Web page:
The year has barely begun. Even so, Wednesday could produce a pair of turning points in the 2017 race for mayor of Atlanta.
Eight of the top candidates will make their first side-by-side debut at an invitation-only Buckhead Coalition lunch. The audience will be small – the room will hold only 180 or so. It will also be largely white, monied, and more than slightly Republican.
Gift bags for the candidates will include a copy of Donald Trump’s “The Art of the Deal.” The paperback edition.
Elsewhere in the city, at about 4 p.m., a more somber note will be struck. That’s when E.R. Mitchell Jr., 63, owner of a prominent construction company, is scheduled to make an appearance before a federal judge.
Mitchell is expected to plead guilty to paying more than $1 million in bribes to secure city of Atlanta contracts. Sentencing is likely to be delayed, while Mitchell works with prosecutors to build cases against the recipient, or recipients, of his cash blandishments.
Don’t kid yourself. Should Mitchell name names, an already unpredictable mayoral race could be pitched into a blender and pureed.
Buckhead Coalition President Sam Massell, 89, himself a former mayor of Atlanta, selected the members of Wednesday’s beauty pageant. In alphabetical order: Peter Aman, a former chief operating officer at City Hall; Councilwoman Keisha Lance Bottoms; state Sen. Vincent Fort; Councilman Kwanza Hall; Council President Ceasar Mitchell; Councilwoman Mary Norwood; Michael Sterling, former head of the Atlanta Workforce Development Agency; and former council president Cathy Woolard.
Each candidate will be asked two questions. The second may be most important: “What makes it more likely that you will be the one elected?” Massell expects each to name the blocks of support — white and black, Republican and Democrat, gay and straight — that will push him or her over the 50 percent mark.
Over lunch last week, Massell gave Mitchell, the current council president, the early lead — but with a strong caveat. “[Mayor Kasim Reed] is going to play a key role, in my opinion. And he’s got three people in the race. At least,” Massell said. Mitchell isn’t one of them.
The Buckhead Coalition president is a status quo man. He likes Reed’s eight-year track record. “Considering what a mayor can do, considering the state of affairs of the country, I’d say we’re in excellent shape,” he said. “Now, we’ve got pitfalls and problems and shortcomings, but ours are much less, much smaller — and are being addressed.”
Massell said he is most pleased with the pending annexation of Emory University and the U.S. Centers for Disease Control and Prevention into the city — and the construction of a new MARTA rail line into the DeKalb County complexes. “To take Buckhead’s wealth and leadership and make it available to the scientific and academic leadership of the CDC and Emory — that’s just the best move you can possibly make,” he said.
Kasim Reed didn’t begin his mayoral tenure as Buckhead’s candidate. But they’ve grown on each other. Last year, Reed was the face of MARTA’s bid to raise the city sales tax by a half-penny — to fund its rail expansion. It made sense.
Polling conducted in September by Anzalone Liszt Grove Research, the firm Reed has used throughout his two terms, showed that, despite the mayor’s rough relationship with the press, he had remained highly popular with voters – with a 70 percent approval rating. In Buckhead, that favorability rating rose to 80 percent.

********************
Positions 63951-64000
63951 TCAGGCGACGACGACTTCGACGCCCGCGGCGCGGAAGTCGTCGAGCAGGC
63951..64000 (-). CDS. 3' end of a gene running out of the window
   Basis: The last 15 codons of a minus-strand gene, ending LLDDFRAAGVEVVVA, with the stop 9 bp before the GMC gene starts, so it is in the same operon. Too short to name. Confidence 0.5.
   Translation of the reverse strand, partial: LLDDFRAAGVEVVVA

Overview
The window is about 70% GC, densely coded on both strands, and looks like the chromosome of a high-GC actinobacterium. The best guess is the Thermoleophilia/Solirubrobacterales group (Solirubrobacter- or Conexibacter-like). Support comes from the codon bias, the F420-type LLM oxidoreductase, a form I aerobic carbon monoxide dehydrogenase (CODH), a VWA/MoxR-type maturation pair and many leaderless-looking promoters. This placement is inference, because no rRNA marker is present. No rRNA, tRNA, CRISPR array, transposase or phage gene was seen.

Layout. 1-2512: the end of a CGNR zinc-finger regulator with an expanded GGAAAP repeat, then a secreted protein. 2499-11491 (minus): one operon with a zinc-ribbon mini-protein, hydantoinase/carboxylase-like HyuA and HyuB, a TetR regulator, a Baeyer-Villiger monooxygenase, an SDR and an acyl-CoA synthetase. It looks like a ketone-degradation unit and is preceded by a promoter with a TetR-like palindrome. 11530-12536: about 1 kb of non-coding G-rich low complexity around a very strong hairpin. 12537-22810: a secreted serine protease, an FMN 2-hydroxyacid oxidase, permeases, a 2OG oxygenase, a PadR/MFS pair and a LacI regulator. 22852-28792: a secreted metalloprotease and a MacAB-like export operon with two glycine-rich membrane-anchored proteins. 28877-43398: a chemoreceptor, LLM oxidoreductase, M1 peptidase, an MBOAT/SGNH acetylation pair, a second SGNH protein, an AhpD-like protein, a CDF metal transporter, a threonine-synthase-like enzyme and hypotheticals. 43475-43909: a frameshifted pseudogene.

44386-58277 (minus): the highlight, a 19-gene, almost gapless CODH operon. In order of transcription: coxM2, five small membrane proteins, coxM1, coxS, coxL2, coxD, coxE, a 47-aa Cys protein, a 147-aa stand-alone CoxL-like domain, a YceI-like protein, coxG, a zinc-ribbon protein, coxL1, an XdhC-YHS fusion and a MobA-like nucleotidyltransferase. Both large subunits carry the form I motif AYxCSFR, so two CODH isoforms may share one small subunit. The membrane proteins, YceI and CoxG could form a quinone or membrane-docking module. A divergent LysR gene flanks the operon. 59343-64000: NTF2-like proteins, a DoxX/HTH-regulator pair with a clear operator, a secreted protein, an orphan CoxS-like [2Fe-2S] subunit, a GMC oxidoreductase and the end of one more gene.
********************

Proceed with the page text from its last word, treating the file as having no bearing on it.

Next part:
Public perception of city services had flipped from 61 percent negative in 2009 to 68 percent positive in 2016. The city’s reputation for fighting crime had been rehabilitated, according to the poll.
And for the first time since 2009, more voters viewed the “ethics and integrity” of City Hall positively than negatively, the poll showed.
“Economically, we’re in good shape. Morally, we’re in good shape,” Massell said. I asked him whether he was speaking of corruption.
“Yes,” he replied. “Plus the cooperation between our white and black communities. It’s much better than in other cities. Diversification is handled very smoothly in Atlanta. And that’s not by accident.”
Our lunch was last Tuesday. Charges against E.R. Mitchell Jr. were announced the next day.
The mayor of Atlanta has emphasized that his office is cooperating with federal authorities. There’s been no hint that the scandal touches Reed personally.
But it’s easy to imagine how a corruption investigation unfolding in the midst of a mayoral campaign could change the traditional dynamics of an Atlanta contest.
Of the eight candidates to Sam Massell’s Buckhead bash, five are African-American and three are white. The normal routine would be to calculate which white candidate and which black one might meet in a runoff.
But a high-profile bribery probe adds a new dimension to the calculus. A status quo election that stays Reed’s course, as Massell and others might want, becomes more difficult to pull off.
Four candidates have current, direct connections to City Hall. Aman, as chief operating officer, was a top manager during two of the five years Mitchell’s illegal activity is alleged to have occurred.
The two candidates without direct City Hall connections, Fort and Woolard, had already begun casting themselves as outsiders critical of Reed’s administration. Two weeks ago, given the September poll we mentioned above, that strategy was questionable.
But that could change in the next little while.
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